Digital signal processing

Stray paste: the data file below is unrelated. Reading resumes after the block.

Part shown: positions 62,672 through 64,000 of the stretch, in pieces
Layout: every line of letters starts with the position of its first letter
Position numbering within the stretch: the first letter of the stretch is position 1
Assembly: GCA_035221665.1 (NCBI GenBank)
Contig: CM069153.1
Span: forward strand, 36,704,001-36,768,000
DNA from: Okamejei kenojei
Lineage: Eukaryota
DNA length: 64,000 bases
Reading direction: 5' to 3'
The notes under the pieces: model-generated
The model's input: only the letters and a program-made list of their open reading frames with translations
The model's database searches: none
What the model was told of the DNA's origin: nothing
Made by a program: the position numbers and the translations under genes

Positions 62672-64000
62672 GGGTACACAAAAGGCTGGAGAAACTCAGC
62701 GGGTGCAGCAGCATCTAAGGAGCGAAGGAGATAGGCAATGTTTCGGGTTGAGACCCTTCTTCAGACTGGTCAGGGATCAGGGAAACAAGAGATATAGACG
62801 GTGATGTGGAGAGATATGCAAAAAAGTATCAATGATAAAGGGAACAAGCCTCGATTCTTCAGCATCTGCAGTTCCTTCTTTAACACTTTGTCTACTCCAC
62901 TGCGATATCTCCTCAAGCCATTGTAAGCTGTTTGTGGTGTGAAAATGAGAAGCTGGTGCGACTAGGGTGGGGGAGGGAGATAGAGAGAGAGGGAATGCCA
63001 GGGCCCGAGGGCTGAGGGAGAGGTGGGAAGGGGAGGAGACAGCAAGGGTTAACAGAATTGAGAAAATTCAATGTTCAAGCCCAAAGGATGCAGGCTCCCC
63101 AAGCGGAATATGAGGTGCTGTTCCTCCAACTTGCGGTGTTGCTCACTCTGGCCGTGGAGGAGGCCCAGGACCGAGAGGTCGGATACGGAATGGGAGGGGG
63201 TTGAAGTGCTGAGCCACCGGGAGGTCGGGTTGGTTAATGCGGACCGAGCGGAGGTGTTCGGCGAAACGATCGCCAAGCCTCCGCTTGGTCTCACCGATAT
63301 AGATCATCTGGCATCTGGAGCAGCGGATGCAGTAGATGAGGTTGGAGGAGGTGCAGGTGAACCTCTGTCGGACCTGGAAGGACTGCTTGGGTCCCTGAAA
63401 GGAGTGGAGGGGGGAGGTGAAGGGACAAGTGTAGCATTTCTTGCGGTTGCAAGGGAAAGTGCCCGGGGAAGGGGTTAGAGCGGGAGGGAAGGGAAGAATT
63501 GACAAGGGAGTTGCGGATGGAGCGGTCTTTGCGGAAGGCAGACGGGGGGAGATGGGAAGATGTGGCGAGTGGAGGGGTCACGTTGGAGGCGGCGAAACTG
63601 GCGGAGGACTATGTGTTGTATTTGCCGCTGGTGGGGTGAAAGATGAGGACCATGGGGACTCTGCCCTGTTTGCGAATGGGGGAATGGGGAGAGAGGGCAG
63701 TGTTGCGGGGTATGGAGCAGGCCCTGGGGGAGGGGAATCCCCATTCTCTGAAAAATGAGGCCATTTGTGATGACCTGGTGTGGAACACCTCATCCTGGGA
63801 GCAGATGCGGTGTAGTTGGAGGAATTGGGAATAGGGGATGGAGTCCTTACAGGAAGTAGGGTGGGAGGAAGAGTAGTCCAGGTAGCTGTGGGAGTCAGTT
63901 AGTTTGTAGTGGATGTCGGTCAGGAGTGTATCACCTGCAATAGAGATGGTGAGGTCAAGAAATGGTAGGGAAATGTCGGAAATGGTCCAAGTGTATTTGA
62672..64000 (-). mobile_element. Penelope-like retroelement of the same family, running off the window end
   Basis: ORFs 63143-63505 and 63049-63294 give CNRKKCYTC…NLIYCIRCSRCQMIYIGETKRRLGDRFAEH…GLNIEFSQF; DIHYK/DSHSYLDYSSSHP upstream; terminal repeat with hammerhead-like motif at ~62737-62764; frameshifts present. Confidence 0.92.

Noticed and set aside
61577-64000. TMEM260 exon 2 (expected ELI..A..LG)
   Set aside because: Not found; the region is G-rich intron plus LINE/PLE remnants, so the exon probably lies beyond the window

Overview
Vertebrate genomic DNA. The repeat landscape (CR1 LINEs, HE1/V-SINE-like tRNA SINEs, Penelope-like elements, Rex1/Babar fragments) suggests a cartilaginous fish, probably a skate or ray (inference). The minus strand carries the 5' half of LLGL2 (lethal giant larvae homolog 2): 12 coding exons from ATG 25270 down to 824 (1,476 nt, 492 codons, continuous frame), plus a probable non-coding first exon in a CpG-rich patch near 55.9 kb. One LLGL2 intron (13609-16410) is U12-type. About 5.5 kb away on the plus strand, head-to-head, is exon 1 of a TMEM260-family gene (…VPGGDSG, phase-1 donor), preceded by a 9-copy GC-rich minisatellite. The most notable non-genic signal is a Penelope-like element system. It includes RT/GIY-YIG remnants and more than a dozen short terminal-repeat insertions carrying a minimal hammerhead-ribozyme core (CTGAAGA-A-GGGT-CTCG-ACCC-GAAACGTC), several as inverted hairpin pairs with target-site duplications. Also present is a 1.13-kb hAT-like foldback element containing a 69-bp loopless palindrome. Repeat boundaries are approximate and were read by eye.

Digital signal processing (DSP) is the numerical manipulation of signals, usually with the intention to measure, filter, produce or compress continuous analog signals. It is characterized by the use of digital signals to represent these signals as discrete time, discrete frequency, or other discrete domain signals in the form of a sequence of numbers or symbols to permit the digital processing of these signals. Digital signal processing and analog signal processing are subfields of signal processing. DSP applications include audio and speech signal processing, sonar and radar signal processing, sensor array processing, spectral estimation, statistical signal processing, digital image processing, signal processing for communications, control of systems, biomedical signal processing, seismic data processing, among others. DSP algorithms have long been run on standard computers, as well as on specialized processors called digital signal processors, and on purpose-built hardware such as application-specific integrated circuit (ASICs). Currently, there are additional technologies used for digital signal processing including more powerful general purpose microprocessors, field-programmable gate arrays (FPGAs), digital signal controllers (mostly for industrial applications such as motor control), and stream processors, among others. Digital signal processing can involve linear or nonlinear operations. Nonlinear signal processing is closely related to nonlinear system identification and can be implemented in the time, frequency, and spatio-temporal domains. Journal of Electrical Engineering and Electronic Technology is a peer-reviewed scholarly journal in the field of electrical engineering and electronics that aims to publish the most complete and reliable source of information on the discoveries and current developments in the mode of research articles, review articles, case reports, short communications, etc. in all areas of electrical engineering and electronics and making them accessible online freely without any restrictions or any other subscriptions to researchers worldwide.